Theme and provocation
Poetry selected for this issue will reflect explorations of the whole spectrum of the performance of our gender. Performing gender is something every person does on a daily basis, minute by minute, decision by decision. It is about the effort we make to stay within the acceptable norms, to get it right, to make an impression.
And also, it is about the effort we make, sometimes with life or death consequences, to disrupt expectations, to dissent from the norm, to conceal ourselves, to be seen as someone else.
Gender performance is both whatever is seen as ‘the normal’ and whatever is at odds with the normal, the legitimate, the dominant. The idea that gender is performance is, by definition, disruptive, uncomfortable and subversive.
Gender can be seen as not one position that locks a person into one particular way of being, but flexible, moving, sometimes contradictory and dissonant ways of thinking about oneself. Identity without an essence and identity that can change in time and over time, allowing a person possibilities for space both inside and outside what is seen as normal.
The poetry in Issue 4 – Performing Gender seeks poetic expression from both straight and queer communities. Queer used to be a slang word for homosexuals and was used for homophobic abuse. But now it embraces the LGBTIQA gender community. Queer recognises cultural marginalisation, but does not bow to pressure to conform. Queer enjoys the fluidity of mismatches between sex, gender and desire.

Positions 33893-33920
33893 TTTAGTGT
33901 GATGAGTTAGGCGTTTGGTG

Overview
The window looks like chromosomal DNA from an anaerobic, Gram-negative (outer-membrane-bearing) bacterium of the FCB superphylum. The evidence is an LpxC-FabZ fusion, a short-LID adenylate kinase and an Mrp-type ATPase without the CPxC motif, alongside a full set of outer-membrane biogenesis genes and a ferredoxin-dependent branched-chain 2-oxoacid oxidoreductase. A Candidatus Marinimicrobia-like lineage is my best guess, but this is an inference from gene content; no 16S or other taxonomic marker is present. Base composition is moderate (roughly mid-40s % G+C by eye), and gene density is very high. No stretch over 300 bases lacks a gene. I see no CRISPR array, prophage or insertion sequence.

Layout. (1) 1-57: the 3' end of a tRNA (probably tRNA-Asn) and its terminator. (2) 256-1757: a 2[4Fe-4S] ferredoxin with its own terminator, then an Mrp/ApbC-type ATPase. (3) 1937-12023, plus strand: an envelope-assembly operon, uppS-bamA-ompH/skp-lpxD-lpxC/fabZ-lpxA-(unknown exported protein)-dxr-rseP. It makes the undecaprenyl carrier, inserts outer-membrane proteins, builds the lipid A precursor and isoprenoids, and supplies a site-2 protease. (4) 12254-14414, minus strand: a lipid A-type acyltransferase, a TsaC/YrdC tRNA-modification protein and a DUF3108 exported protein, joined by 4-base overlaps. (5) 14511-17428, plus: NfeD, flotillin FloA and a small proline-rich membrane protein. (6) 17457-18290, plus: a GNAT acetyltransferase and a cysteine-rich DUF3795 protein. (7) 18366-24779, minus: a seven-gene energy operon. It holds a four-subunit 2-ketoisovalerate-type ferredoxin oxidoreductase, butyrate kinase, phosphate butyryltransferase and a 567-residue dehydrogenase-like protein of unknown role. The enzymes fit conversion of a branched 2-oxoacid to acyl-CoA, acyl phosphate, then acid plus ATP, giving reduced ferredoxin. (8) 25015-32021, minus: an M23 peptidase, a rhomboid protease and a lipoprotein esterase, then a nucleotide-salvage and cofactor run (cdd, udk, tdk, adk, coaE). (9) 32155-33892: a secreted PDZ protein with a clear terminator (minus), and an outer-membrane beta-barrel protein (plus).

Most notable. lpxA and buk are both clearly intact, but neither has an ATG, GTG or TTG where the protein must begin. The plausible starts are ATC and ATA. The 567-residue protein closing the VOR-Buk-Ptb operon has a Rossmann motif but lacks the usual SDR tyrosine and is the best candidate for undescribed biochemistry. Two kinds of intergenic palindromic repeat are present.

In whatever ways we do our own gender and sexuality, the social ideas about how we have been constrained and what we have been allowed, have had impacts on all our lives in both positive and negative ways.
This issue of NVQ poetry is one form of asking questions about gender.
Judith Butler video
The Editors of Issue 4 suggest you spend 3 minutes watching the YouTube video, Judith Butler: Your Behavior Creates Your Gender.
Who is Judith Butler?
Judith Butler (born 24 February 1956) is an American philosopher and gender theorist whose work has influenced political philosophy, ethics and the fields of third-wave feminist, queer and literary theory. She currently teaches at the University of California, Berkeley.
Key ideas: Gender as social construction; Gender performativity
Butler is best known for her books Gender Trouble: Feminism and the Subversion of Identity (1990) and Bodies That Matter: On the Discursive Limits of Sex (1993), in which she challenges conventional notions of gender and develops her theory of gender performativity. This theory has had a major influence on feminist and queer scholarship. See Butler bios on UC Berkeley and Wikipedia web pages.
Submissions open 1–31 January 2019.
Please read our Submission guidelines before you submit.
We use a blind selection process in Submittable.